You can take Ivory Bradshaw out of football, but you can't take football out of Ivory Bradshaw.
Football hasn't always been good to the former Bastrop Ram as his college football career at Southern Mississippi was derailed by two knee surgeries. Injuries haven't been the only obstacle. His first experience with pro football ended before it even started when his team folded.
Still, Bradshaw refused to believe his career was over. Continuing to train while working at Graphic Packaging in West Monroe, the opportunity to give football one more try proved to be an overwhelming temptation.
Bradshaw worked his final shift at Graphic Packaging on March 21, and attended a Canadian Football League tryout on Sunday, March 25. Although the CFL didn't pan out, he received a phone call from Mike Steinmeier, head coach of the Indoor Football League's Reading (Pa.) Express offering a contract.
Steinmeyer's call wasn't unexpected. Nick Dean, a former All-Conference USA offensive lineman at Southern Miss who now plays for the Express, recommended Bradshaw to his current team.
“Nick told me (the Express) were going to call,” said Bradshaw, who played safety and cornerback during Monday's workout.
Leaving Bastrop on Friday, he drove to Pennsylvania and practiced with the Express for the first time Monday afternoon. He will make his debut Saturday night when the Lehigh Valley Steelhawks visit the Express on Saturday night.
After a whirlwind week, Bradshaw was glad to get back to what he likes best — playing ball.
“It went pretty well,” Bradshaw said of his first practice with the Express. “Arena ball is a lot different than traditional football. It's faster, but it's still football. It was great to get back on the field and move around.”
Bradshaw's playing time has been limited since graduating from Bastrop High in 2004. Redshirted as a true freshman, he converted to the secondary as a sophomore. He missed his entire junior season after the first knee injury and reinjured the knee again in the spring.
While the injuries impeded his progress up the depth chart, Bradshaw became a mainstay on the Golden Eagles' special teams.
Bradshaw realizes his minimal playing time in college is working against him. On the other hand, his body hasn't taken the physical abuse of most football players his age.
“That may be a good thing,” said Bradshaw on the lack of experience. “I don't have all the wear and tear and my knee is fine now. Of course, the disadvantage I have is my limited experience.”
Upon graduating from Southern Miss with a degree in human resources management and marketing, Bradshaw returned to Bastrop High as the Rams' wide receivers coach for the 2009 season.
Page 2 of 3 - His first taste of arena football proved to be one of those experiences that you laugh about later, although it isn't funny at the time.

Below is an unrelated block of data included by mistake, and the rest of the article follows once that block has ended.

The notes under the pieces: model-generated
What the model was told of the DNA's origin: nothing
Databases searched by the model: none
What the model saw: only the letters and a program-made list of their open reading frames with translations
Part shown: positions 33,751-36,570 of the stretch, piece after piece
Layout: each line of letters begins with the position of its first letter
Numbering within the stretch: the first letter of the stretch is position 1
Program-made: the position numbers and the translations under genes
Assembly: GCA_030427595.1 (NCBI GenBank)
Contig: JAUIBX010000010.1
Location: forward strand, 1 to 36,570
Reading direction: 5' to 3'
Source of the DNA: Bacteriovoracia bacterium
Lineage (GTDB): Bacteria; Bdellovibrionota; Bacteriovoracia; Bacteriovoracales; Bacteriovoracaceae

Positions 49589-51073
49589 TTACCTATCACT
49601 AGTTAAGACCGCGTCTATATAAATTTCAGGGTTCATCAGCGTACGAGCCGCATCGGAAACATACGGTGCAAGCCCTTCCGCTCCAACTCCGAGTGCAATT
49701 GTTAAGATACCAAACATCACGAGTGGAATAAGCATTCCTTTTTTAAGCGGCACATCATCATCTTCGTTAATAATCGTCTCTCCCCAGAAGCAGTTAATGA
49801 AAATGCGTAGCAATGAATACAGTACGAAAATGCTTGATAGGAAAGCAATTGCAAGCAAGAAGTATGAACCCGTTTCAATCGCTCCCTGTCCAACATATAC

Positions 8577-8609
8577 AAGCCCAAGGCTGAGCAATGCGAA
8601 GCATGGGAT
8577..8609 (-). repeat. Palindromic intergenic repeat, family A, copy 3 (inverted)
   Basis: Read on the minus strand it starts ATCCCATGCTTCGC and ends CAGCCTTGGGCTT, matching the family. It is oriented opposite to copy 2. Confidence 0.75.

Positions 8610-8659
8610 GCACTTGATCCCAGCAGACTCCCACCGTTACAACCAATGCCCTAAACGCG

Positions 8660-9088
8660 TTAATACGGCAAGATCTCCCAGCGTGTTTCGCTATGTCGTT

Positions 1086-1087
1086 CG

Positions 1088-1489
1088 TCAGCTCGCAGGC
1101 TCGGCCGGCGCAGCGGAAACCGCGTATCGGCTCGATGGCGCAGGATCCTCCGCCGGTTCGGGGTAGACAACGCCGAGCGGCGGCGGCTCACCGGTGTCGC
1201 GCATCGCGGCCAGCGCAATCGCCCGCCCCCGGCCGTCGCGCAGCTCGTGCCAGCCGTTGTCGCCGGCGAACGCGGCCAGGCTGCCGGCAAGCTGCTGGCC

Bradshaw made the team with the Lafayette Wildcatters of the Southern Indoor Football League last spring. Two weeks before the season started, Bradshaw had seen enough and moved back to Bastrop. It proved to be a wise move as the team folded without playing a game.
This time, Bradshaw appears to have hooked up with a league and franchise on solid ground. The Express originally played in the United Indoor Football League, which was founded in 2004. In 2008, the UIFL merged with the Texas-based Intense Football League, forming the IFL. Currently, the league consists of 16 teams, split equally into two divisions.
While excited to be playing football again, Bradshaw hasn't lost sight of his long-term vision.
“Other than trying to play football — which I love with all my heart — I want to make it so I can take care of my kids and leave them something when I'm gone,” Bradshaw said. “Also, I really want to open a training center in Bastrop — if not in Bastrop, somewhere close — to give the kids in this community something I didn't have. I had a lot of athletic ability, but I didn't have anyone to teach me the skill set. I believe I would be playing in the NFL today had I had someone to teach me to play the game the right way at a young age.”
When his playing days are over, Bradshaw plans to teach local youth the finer points of the game.?
“There are a lot of kids around here who have the athletic ability, but they need someone to teach them the little things,” said Bradshaw, who played basketball and competed in track in addition to playing football at Bastrop. “Not only do they need someone to teach them the proper football techniques, they need someone to teach them about responsibility and making good grades. I want to be that role model who can help them. We need someone to teach our kids to battle through the hard times, to keep fighting and never give up.”
Former Bastrop High Parade All-American and LSU wide receiver Rueben Randle could be a first-round draft in the upcoming NFL draft. It saddens Bradshaw to know that for every Rueben Randle, there are several youngsters with NFL ability who fall by the wayside.
“I really think Rueben deserves to be a first-round pick,” Bradshaw said. “I want to see more first and second-round picks coming out of Bastrop. I realize that only a select few make it to the NFL. What I want to do is teach them the little things that college scouts are looking for. If I can teach them the little things, at least I can help them get a better education and help them make a better living for themselves.”
Page 3 of 3 - Bradshaw understands all too well that playing football is temporary. Using football as a vehicle to help others is truly a noble ambition. Ultimatley, football is the vehicle he hopes to use to help others.